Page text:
Bitcoin has been all over the news lately. People are making a fortune with it; others are getting ripped off. It's been used to buy drugs, and now some merchants are accepting it as a payment option. The U.S. government and Bank of America have weighed in, and now view Bitcoin as a legitimate form of payment.
All this is true, and yet it does little to lessen the mystique around it. Just what is Bitcoin, and why should you care? In our two-part series, we'll give some background on this new currency, and describe how you can add it as a payment option to your website, should you decide to do so.
Let's start with the fact that Bitcoin is a virtual online currency, in some ways similar to PayPal. Some call Bitcoin electronic cash; digital coins you send through the Internet. But there's much more to it than that, especially from the viewpoint of online merchants.
Plenty of risk factors
Accepting Bitcoin costs virtually nothing in the way of fees. There's no central clearinghouse or bank involved, and transactions are made person to person
Accepting Bitcoin as a form of payment costs virtually nothing in the way of transaction fees. There's no central clearinghouse or bank involved, and transactions are made person to person. Users only need an Internet connection and application software (termed a Bitcoin miner) to use the currency. But Bitcoin has a shady past; then there's the question of whether it's even legal currency.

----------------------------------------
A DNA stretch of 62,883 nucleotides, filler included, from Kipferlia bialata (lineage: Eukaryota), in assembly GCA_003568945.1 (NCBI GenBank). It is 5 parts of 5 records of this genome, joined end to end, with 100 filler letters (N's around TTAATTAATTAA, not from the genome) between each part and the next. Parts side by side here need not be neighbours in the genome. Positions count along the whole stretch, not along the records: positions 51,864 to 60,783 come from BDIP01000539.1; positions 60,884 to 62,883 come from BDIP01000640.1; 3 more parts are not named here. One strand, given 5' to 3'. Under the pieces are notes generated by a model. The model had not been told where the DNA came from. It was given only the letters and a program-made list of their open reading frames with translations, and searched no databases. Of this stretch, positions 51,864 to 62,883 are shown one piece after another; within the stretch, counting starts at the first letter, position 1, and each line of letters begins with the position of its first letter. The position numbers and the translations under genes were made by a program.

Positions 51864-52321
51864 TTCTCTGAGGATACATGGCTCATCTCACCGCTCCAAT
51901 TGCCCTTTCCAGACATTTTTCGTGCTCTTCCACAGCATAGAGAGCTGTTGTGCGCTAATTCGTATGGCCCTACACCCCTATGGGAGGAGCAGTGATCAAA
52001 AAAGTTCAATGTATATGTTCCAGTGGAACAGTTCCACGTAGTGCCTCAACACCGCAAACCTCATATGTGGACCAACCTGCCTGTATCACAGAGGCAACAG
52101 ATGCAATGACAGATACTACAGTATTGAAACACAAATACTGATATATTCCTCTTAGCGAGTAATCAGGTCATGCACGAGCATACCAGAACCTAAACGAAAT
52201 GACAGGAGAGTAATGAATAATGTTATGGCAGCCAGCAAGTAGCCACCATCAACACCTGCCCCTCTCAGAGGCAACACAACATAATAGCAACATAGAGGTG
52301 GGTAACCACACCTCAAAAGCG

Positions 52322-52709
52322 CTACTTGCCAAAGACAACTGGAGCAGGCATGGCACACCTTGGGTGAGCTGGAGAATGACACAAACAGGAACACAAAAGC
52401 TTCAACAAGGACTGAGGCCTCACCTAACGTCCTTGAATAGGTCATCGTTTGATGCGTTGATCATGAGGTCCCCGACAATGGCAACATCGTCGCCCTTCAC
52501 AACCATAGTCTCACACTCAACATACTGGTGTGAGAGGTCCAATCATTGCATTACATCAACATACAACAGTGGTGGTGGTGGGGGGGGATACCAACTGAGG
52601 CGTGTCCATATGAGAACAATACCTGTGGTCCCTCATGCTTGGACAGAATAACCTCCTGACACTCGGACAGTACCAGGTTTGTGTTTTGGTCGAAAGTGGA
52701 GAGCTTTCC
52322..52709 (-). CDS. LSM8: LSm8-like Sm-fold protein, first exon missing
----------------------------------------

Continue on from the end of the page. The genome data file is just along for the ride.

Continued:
There's something else about Bitcoin, though, which is largely responsible for the spate of attention paid to it by the media. Bitcoins can be bought and sold, and can rise or fall in value. A lot. While Bitcoins are only worth half of what they were during their peak, they are still selling for 56 times the price of what they were selling for at the beginning of 2013.
Without a central bank or government owning Bitcoin, ownership is completely decentralized (peer to peer). As mentioned, accepting this form of digital currency is also cheap—any fees are a tiny fraction of what they are with credit cards or PayPal, for example, and chargebacks are not possible.
A shady past
Bitcoin's somewhat seedy reputation can be traced back to its use for buying and selling drugs online, according to Kyle Gladney, an e-commerce consultant and instructor at Florida's Lynn University. Silk Road, an underground online marketplace, was called the Amazon of drugs, notably because sellers and buyers on the site accepted and used only Bitcoin as payment. In time, according to Wikipedia, Silk Road had cornered the Bitcoin market, having collected 9.5 million bitcoins out of a total of 11.75 million bitcoins then in circulation.
We believe Bitcoin can become a major means of payment for e-commerce, and may emerge as a serious competitor to traditional money transfer providers
The U.S. government shut down Silk Road and since then, two notable things have happened: Legitimate merchants are accepting Bitcoin as a form of payment, and its value has continued to rise.
"Yet Bitcoin is still not regulated," Gladney says. "There's no central bank, however, the U.S. government has now recognized it as a currency." While Bitcoin may seem nothing more than the latest hot tech trend, Gladney predicts it will be "huge."